A leading Irish figure has slammed media reporting of a group of rowdy tourists as Irish, and says the group's actions have distracted from larger issues.
The group of tourists have been accused of leaving a trail of destruction across Auckland and Hamilton - including littering at Takapuna Beach; allegedly abusing beachgoers; fleeing restaurants without paying bills; and causing damage to an apartment building.
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One of the tourists, Tina Maria Cash, was convicted on Wednesday of two charges related to the theft of rope, energy drinks and sunglasses from an Auckland Caltex, and ordered to pay reparations.
The tourists were originally reported as Irish travellers, with many on social media commenting upon their accents as sounding Irish while reports surfaced of the family telling locals they were Ireland residents.
However, NZME later reported that members of the group instead identified as English.
Now, Niamh McMahon, Ireland's honorary consul general to New Zealand, has criticised reporting of the group as Irish and what she calls racist remarks from people on social media levelled at the group's behaviour.
As reports of the group's behaviour at Takapuna Beach surfaced, Ms McMahon told Newshub the consulate's Facebook page began receiving comments from Irish people apparently embarrassed by the group's actions while others made "racial slurs" towards the ethnic group.
"That is unacceptable and it's quite hurtful to the local community here, who contribute greatly to the New Zealand community and have a strong presence here, and between two countries that have very strong relationships."
However, as the story unfolded and reports of the tourist's Irish background were questioned, commenters began asking why they were judged to be Irish.
"Short of seeing people's passports, to say that they are Irish or they are from the UK or whatever, is not known fact," she said. "Their nationalities really shouldn't have come into it.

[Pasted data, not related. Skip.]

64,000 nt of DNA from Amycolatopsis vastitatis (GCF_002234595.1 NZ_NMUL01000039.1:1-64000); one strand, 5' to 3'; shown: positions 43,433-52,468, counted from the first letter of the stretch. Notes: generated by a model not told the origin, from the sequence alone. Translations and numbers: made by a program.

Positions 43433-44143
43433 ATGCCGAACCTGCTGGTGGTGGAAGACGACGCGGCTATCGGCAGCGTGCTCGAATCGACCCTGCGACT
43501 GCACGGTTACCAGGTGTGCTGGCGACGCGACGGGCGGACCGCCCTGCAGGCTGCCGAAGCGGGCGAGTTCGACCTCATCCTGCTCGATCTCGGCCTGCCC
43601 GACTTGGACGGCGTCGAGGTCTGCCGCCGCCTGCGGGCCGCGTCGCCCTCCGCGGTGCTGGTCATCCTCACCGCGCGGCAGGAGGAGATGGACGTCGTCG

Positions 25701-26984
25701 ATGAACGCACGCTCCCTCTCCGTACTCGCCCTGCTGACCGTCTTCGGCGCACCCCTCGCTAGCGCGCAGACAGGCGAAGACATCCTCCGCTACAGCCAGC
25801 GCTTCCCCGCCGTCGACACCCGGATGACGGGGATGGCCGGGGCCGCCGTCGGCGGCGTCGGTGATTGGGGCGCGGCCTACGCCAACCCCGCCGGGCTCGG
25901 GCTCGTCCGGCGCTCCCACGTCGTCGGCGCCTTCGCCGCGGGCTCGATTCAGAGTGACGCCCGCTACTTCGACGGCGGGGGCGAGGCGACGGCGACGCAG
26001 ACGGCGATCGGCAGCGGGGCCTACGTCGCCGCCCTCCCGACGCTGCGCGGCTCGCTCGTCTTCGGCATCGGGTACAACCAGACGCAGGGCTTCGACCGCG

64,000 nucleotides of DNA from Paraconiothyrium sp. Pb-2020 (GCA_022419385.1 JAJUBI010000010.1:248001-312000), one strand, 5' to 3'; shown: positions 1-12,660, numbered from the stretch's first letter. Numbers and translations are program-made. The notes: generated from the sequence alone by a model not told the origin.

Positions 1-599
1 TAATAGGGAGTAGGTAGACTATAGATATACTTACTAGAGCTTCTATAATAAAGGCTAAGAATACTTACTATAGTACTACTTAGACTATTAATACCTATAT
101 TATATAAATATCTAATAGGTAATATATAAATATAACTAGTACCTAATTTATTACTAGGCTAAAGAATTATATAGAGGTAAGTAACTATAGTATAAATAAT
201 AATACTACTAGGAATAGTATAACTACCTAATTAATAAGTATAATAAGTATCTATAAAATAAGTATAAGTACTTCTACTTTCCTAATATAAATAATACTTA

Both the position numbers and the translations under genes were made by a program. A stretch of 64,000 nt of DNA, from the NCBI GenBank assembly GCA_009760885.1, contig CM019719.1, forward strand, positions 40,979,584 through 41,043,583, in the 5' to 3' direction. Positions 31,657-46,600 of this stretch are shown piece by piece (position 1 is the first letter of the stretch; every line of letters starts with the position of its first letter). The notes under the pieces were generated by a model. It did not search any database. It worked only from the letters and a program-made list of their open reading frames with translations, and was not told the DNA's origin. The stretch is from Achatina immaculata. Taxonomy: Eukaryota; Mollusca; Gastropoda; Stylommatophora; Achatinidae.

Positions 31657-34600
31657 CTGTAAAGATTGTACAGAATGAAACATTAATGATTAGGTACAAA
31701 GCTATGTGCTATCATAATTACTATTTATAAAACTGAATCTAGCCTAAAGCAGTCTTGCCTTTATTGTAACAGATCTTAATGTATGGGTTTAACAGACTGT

"There are many people who live in New Zealand that don't sound like your traditional Kiwi person... We've had people belong to ethnic communities who are as Kiwi as you get, but don't speak the same... we've got to be very careful about that."
While many online have commented that the group's accents clearly sound Irish, Ms McMahon said the group was large and members could come from different areas.
"We could delve into a dangerous area by trying to judge people by the way they speak," said Ms McMahon.
"I think judging people by their accent, putting an ethnicity on them, and identifying certain traits that might go with that ethnicity is dangerous stuff. It is wrong, it is outright wrong."
She also doesn't want the group's behaviour to distract from other issues or negatively affecting the reputation of the Irish with Kiwis.
"What I don't want to see is any damaging of that relationship, and nor do I want to see any conclusions drawn about people, who they are, what they are," she said.
"I would hope for a fast resolution, and we can focus on other issues like what is happening with Brexit in the UK and Theresa May overnight and how that affects Ireland."
Ms McMahon said New Zealand's resident Irish ambassador, Peter Ryan, is currently out of the country but across the events.
On Tuesday, members of the group were served with a deportation liability notice. If they are deported, the group face being banned from New Zealand for five years.